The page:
Calling Super Agreements

Using Superfluid at the Smart Contract Level

Working With Superfluid Using Solidity

When you open a stream or make use of instant distributions, what you're really doing is interacting with Superfluid agreements. Money streams are created by interacting with the constant flow agreement (CFA), while calls related to instant distributions are done by working with the instant distribution agreement (IDA).
NOTE: the easiest way to create money streams or work with the IDA in solidity is via the CFAv1 Library and IDAv1 Library.
To get started, you'll need to be sure to import, at minimum, the Superfluid host interface & agreement interface that you'd like to work with. In a situation where you'd like to use both the CFA and IDA in the same contract, you would import these contracts like this:
pragma solidity ^0.8.0
import { ISuperfluid }from "@superfluid-finance/ethereum-contracts/contracts/interfaces/superfluid/ISuperfluid.sol"; //"@superfluid-finance/ethereum-monorepo/packages/ethereum-contracts/contracts/interfaces/superfluid/ISuperfluid.sol";
import { IConstantFlowAgreementV1 } from "@superfluid-finance/ethereum-contracts/contracts/interfaces/agreements/IConstantFlowAgreementV1.sol";
import { IInstantDistributionAgreementV1 } from "@superfluid-finance/ethereum-contracts/contracts/interfaces/agreements/IInstantDistributionAgreementV1.sol";
If you'd like to interact with a Superfluid agreement directly by using solidity, you need to make a function call first to the Superfluid host contract. You'll call the callAgreement or callAgreementWithContext function on the host contract (Superfluid.sol), and pass in a few parameters:
ISuperAgreement agreementClass - the the agreement you're going to interact with (either the CFA or IDA)
bytes memory calldata - the transaction you're calling on the agreement you're interacting with, compiled to bytecode (using one of solidity's encoding methods)
bytes memory userData - any additional data you'd like to include with your function call. If you don't plan to add userData, you can pass in an empty bytes value (i.e. "0x"). You can learn more about this parameter here.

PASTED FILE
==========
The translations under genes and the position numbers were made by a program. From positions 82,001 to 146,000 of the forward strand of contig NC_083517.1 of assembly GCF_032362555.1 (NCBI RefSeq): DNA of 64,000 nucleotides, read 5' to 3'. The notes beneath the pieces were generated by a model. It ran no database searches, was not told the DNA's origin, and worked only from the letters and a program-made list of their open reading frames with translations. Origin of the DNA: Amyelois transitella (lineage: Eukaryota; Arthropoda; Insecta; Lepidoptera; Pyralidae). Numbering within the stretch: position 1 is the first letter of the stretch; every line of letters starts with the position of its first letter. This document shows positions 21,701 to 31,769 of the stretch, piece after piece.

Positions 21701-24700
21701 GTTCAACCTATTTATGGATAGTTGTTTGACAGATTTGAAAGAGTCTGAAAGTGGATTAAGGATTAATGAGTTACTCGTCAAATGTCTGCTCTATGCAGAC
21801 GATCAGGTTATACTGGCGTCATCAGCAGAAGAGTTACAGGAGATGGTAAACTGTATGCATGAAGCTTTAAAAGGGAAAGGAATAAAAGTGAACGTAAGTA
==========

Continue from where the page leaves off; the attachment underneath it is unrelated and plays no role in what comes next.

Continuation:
Here's an example of how this looks in action when interacting with the constant flow agreement. This pattern will be the same whether you're creating, updating, or deleting flows.
//creating a flow in pure solidity
new bytes(0) // placeholder - always pass in bytes(0)
"0x" //userData
The following is an example for interacting with the instant distribution agreement using solidity. This pattern is the same for each interaction you'd like to make with the IDA:
// distributing tokens with the instant distribution agreement
new bytes(0) // placeholder ctx
"0x" // user data
NOTE: If you're interacting with agreements inside of a Super App callback, this process will work differently. See this section for details.

Common Mistakes

One other thing to keep in mind is the value of msg.sender when working with Superfluid from a contract. For example, developers will occasionally want to create a function which will let an account create a flow into the contract itself. So, they'll write a function that looks like this, expecting it to create a flow into the contract from the msg.sender of the function:
//this will fail because a contract cannot create a flow to itself
function createFlowFail(ISuperToken DAIx, int96 flowRate) external {
cfaV1.createFlow(address(this), DAIx, flowRate);
In the above function, you have set the receiver on the cfaV1.createFlow function to be the contract's address. Under the hood, even though msg.sender on the broader createFlowFail function is an external address, the msg.sender on the cfa.createFlow call to the Superfluid protocol is the address of the contract. The Superfluid callAgreement function will see that the contract is trying to create a flow into itself, and revert.
If you want to create a flow into a contract, we recommend that you use either the Core-SDK from outside of a contract or a 2nd contract which already has some balance of Super Tokens.
A similar mistake which stems from this msg.sender misunderstanding occurs when developers want to allow external accounts to create flows directly to other accounts via a function on the contract. For example:
//remember that this will revert if the contract has a zero balance of DAIx
//msg.sender on the call to the Superfluid framework is the contract
function createFlow2Receiver(address receiver, ISuperToken DAIx, int96 flowRate) external {
cfaV1.createFlow(receiver, DAIx, flowRate);
Recall that the value of msg.sender on the cfaV1.createFlow function will be the contract's address, not the external address calling the broader createFlow2Receiver function. If you're intending to create a flow from the contract to another address, then this code is what you need (just make sure your contract has a balance of Super tokens!). However, if you're running this with the expectation that it will open a flow directly from an external account calling the function to the intended receiver, it will not work as expected.